|Asiatische Buschmücke||Wikipedia: | Wikispecies: n/a (2020)|
|Aziatische bosmug||Back to the list of invertebrates|
Aedes japonicus (Theobald, 1901), commonly known as the Asian bush mosquito or the Asian rock pool mosquito, has four known subspecies Ae. j. japonicus, Ae. j. shintienensis, Ae. j. yaeyamensis, and Ae. j. amamiensus. They are competent arbovirus vectors known to transmit the West Nile virus as well as Japanese and St. Louis encephalitis. They are listed as an invasive species by the Global Invasive Species Database.
Adults live in forested areas and are day biters, but are apparently reluctant to bite humans. In the laboratory, they feed on chicks and mice but not on reptiles or amphibians. Larvae occur in a wide variety of natural and artificial water retainers such as tree holes and rock holes, usually preferring shaded places and water rich in organic matter. They are found from early spring to early autumn in their native habitat of Central Japan. They overwinter as eggs in cooler regions and larvae in warmer regions. Adults have a distinctive bronze-colored, lyre-shaped pattern on the scutum, and larvae have a linear arrangement of branched frontal setae and a strongly spiculated anal saddle (Wikipedia contributors 2020).
Please refer to the Internet page https://mosquitoes.lu/dealing-with-mosquitoes/ for detailed information in 5 languages ( ) on how to deal with mosquitoes near your home.
The species is established in the Province of Namur (Belgium), in North Rhine-Westphalia, Rhineland-Palatinate and Hesse (Germany), and in Bas-Rhin, Haut-Rhin, Vosges (France).
C2 (3+2+2+1), assessment updated on 13 August 2018 by M. Pfeiffenschneider & C. Ries. Former assessment under it’s synonym Hulecoeteomyia japonica: C0 (2+1+1+1) (Ries et al. 2017: 68).
Source: https://ecdc.europa.eu/en/disease-vectors/facts/mosquito-factsheets/aedes-japonicus [accessed July 31 2018]
Aedes japonicus was first reported in Europe in 2000 when it was detected in Normandy (Orne) in northern France, where it was later eliminated. It was then reported in 2002 in Belgium at a tyre depot and presence as adults and larvae was confirmed in 2007 and 2008. It was most likely introduced through the trade of tyres and the population was thought to be established at the company site but does not appear to be spreading. It was detected in Switzerland in 2008 following reports of a biting nuisance and subsequent surveys revealed a 1,400 km colonised zone including an area in Germany. This was the first detection of invasive mosquitoes spreading in central Europe. No obvious route of introduction was identified in this study but it is suspected that the species has been present here for some time. Adult Ae. japonicus were then found in southern Germany during 2011, following intensified surveillance. This resulted in surveillance expanding to cover the entire federal state of Baden-Württemberg where a reduction in the colonised areas compared to 2010 was reported (possibly due to a dry spring during 2011). However, a large, newly infested area was also reported from the city of Stuttgart to the Swabian Mountains. Entomological surveys carried out during 2012 in North Rhine-Westphalia also revealed the presence of an established population in the west of the country. Aedes japonicus were then reported further north in southern Lower Saxony and northeastern North Rhine-Westphalia during spring 2013. It was detected in 2012 and 2013 in Lelystad, the Netherlands.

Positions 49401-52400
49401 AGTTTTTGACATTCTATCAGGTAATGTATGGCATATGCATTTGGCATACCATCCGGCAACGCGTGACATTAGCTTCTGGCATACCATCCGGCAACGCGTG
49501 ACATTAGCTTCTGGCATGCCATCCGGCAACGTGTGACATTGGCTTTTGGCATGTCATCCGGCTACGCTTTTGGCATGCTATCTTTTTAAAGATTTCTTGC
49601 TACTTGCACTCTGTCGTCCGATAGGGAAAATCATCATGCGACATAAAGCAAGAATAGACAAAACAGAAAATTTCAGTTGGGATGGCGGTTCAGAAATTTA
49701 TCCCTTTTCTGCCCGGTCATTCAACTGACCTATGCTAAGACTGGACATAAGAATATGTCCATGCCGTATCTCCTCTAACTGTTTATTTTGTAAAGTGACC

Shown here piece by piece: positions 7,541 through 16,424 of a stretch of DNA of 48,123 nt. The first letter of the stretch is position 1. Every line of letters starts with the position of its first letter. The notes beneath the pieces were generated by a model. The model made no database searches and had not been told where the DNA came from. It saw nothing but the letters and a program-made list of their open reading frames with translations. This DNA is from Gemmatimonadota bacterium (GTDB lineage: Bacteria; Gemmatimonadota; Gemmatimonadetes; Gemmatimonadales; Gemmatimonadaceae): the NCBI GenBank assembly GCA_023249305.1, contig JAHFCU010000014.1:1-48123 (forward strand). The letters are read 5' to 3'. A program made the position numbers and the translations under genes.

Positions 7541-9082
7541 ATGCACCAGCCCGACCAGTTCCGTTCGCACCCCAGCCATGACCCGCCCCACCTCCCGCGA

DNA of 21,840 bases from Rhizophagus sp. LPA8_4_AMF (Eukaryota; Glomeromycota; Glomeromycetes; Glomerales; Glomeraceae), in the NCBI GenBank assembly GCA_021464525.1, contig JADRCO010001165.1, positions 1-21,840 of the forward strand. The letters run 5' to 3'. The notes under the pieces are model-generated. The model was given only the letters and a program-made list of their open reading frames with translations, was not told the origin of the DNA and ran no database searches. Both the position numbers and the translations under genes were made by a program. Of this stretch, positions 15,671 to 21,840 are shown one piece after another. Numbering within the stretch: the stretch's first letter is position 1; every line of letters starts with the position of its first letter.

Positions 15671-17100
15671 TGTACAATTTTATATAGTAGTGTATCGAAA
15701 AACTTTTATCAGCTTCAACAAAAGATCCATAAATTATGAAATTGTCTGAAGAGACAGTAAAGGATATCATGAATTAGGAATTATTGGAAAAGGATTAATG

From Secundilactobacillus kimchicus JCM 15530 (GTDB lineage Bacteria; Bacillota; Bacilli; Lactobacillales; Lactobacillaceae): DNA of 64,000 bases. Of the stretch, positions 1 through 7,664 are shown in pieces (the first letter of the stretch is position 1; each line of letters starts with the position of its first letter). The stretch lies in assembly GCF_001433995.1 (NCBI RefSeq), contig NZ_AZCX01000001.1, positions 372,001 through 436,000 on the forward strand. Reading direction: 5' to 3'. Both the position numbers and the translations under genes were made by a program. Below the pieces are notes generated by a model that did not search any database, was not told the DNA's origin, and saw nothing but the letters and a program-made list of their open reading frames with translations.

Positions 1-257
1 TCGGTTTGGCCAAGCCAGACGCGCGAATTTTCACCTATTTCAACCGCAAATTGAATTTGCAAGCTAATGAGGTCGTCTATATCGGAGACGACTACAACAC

It is suggested that Aedes japonicus may expand beyond its current geographical distribution but there is still a lack of information available on this invasive mosquito species.
|Papershell crayfish||Status LU: absent.|
|Kalikokriibs||Status Eur.: established.|
|Ecrevisse calicot||RA: ISEIA: A0, Alert List. Harmonia+: n/a.|
|Kalikokrebs||Wikipedia: | Wikispecies: n/a (2020)|
|Calicotrivierkreeft||Back to the list of invertebrates|
Orconectes immunis is a species of crayfish in the family Cambaridae. It is native to North America and it is an introduced species in Europe. O. immunis is only found in slow-flowing bodies of water, such as streams, ponds, marshes and roadside ditches, in contrast to O. virilis which also lives in rivers with moderate flow. It can survive in areas with large fluctuations in the amount of available water, by burrowing into the ground when the surface waters recede. Orconectes immunis has been popular in the aquarium trade in Germany, and is kept as a pet both in aquaria and garden ponds. The first recorded escape was a single individual in a small canal in the Rhine valley of Baden-Württemberg in 1997. It appears to be outcompeting another invasive species, Orconectes limosus, which has been present in the area for five decades (Wikipedia contributors 2018).
Orconectes immunis (Hagen, 1870) has not yet been documented in Luxembourg (MNHNL, iNaturalist & GBIF 2020). The species is spreading in several neighbouring countries as France and Germany (cf. Albes 2019).
A0 (3+3+3+2) = Alert List (Ries et al. 2017: 68).
Not assessed yet.